Mastering the Golden Hour

Mastering the Golden Hour

Mastering the Golden Hour with Brian MacStay

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Mastering the Coveted Golden Hour

If you’ve been a wedding photographer for any length of time, you’ve surely experienced anxiety during the reception when you’re staring out the window at the sunset of the century, watching it quickly fade while your couple is listening to the groom’s third uncle (who may or may not have had too much wine) prattle on during the toast he surprisingly grabbed the microphone for. You had told them, “Let’s plan to do your portraits in the evening when it’s cooler and the light is prettier,” so your golden-hour portraits were slotted on the timeline for 7:30 p.m. But now the 30 minutes you had planned on the timeline is 10 minutes. It’s 7:50 p.m. and the sun is going to go behind that mountain very soon. What are you going to do?

The Versatility of Golden Hour

Why do we covet those last few minutes of light at the end of the day? Obviously, the golden light is much easier to work with. It’s the beauty and versatility of the light that we cherish. Most importantly, it provides us more options for creatively capturing our couple’s love story.

Have a Plan—Well, Sort Of

The key to successful wedding portraiture at golden hour is flexibility. You must think and work fast on your feet. Draw from your experience by creatively customizing deliverable portraits using previously practiced and planned techniques.

In all honesty, I hardly ever have a plan for exactly what I will do during my couple’s golden-hour portraits—meaning I have no idea where I will take them, how I will pose them or what the composition will be until a few moments before we start shooting.

Why don’t I have a plan? Two reasons. First, as you see from the example above, plans change. Often. Weddings aren’t a moving portrait session. You are often at the mercy of the time that’s been handed to you. Setting the timeline for “sunset portraits” is merely a guideline. It’s not set in stone, so you don’t actually know how much time you will be given with the couple until the moment they step out the door of the reception venue with you. Second, you don’t know what light you are dealing with until you actually see it. So, although I don’t have a plan for exactly where and when I will take my couple during their golden-hour portrait session, I have a list of go-to scenarios and techniques I use to take advantage of the beauty and versatility that this light provides.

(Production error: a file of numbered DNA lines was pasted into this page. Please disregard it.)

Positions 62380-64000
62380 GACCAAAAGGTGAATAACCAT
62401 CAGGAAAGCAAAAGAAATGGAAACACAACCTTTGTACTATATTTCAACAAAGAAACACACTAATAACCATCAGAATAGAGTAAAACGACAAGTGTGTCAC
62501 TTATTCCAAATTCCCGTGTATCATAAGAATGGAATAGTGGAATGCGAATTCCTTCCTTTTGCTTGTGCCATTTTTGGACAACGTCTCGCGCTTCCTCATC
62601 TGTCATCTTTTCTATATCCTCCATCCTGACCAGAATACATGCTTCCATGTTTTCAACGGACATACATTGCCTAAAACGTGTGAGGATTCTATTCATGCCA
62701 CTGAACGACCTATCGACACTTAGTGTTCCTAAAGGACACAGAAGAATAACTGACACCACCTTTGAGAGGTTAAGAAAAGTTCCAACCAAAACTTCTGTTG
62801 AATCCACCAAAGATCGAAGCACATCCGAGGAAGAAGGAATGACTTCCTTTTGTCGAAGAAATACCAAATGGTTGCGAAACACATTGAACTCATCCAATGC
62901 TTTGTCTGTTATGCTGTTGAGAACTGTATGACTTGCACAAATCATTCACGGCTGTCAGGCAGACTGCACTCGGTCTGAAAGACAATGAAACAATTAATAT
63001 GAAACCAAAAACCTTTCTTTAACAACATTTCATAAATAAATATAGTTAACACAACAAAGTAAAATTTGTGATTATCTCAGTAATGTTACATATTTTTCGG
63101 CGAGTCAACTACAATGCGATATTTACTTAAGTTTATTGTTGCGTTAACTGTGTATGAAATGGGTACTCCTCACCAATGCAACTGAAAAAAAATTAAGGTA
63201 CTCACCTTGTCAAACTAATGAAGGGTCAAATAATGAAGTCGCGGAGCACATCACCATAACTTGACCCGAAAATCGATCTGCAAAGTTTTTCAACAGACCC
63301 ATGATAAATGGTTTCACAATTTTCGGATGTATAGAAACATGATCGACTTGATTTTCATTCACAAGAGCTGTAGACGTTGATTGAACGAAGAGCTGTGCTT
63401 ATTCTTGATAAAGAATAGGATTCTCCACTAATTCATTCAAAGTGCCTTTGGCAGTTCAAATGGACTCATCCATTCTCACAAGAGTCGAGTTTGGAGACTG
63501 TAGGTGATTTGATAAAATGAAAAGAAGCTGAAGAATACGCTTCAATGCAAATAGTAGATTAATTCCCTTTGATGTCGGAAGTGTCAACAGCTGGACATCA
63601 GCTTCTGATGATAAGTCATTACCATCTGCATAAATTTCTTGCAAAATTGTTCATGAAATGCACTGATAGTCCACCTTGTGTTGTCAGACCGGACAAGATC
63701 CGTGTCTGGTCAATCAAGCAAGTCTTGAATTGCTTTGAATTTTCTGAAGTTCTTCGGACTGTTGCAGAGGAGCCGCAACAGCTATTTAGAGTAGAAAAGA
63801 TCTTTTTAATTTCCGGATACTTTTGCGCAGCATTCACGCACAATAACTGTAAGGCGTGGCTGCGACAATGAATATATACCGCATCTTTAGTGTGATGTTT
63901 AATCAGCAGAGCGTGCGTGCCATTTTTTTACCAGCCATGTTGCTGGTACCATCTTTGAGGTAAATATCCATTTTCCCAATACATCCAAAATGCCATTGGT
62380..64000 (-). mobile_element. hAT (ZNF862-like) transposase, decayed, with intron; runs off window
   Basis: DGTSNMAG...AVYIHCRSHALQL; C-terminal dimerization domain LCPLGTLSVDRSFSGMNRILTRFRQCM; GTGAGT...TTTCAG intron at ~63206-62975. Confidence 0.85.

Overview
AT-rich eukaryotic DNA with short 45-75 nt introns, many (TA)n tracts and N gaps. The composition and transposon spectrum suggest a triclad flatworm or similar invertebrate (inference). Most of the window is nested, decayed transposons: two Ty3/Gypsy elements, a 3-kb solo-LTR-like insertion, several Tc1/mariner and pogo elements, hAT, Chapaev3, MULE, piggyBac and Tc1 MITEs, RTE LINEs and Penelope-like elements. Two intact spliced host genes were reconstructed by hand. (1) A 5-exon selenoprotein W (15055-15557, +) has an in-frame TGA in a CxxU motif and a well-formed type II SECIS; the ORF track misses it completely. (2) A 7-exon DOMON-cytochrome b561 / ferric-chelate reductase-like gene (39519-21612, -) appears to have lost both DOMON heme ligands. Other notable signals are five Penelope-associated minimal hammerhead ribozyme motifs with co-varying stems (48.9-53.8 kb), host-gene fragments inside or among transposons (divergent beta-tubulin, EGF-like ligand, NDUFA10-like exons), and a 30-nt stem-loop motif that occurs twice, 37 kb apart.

The Not-So-Golden Hour

Again, we are at the mercy of a changing timeline. Catering is suddenly saying that the food is not ready, so the planner is asking if I can take the couple out an hour early for portraits since there won’t be time later in the evening. I am now shooting at the very beginning of golden hour, when the light can be more difficult to work with. It’s time to improvise and make the best use of the light and time I am given.

The key to working with the beginning of golden hour, when the light can be harsh, is to put the sun behind your subjects and set a dark backdrop behind them. This does two things. A dark backdrop, such as trees or a structure, filters the light a little, providing relief from the light entering straight into your lens, still allowing the backlight to hit your subjects. A dark backdrop provides a nice canvas for your couple’s background. As the light hits them from behind, it makes your subjects pop off this background for a beautifully rim-lit portrait. (Please reference images #4, 6, 7, 8, 15.)

Now what? I have fallen back on my go-to back-lit sun-behind-the-couple light-filtered-through-the-trees technique. This always works, and it only improves as the light falls. But what else can be done when the light is still harsh to maximize our time and give the couple some variety in their portraits?

Creating Drama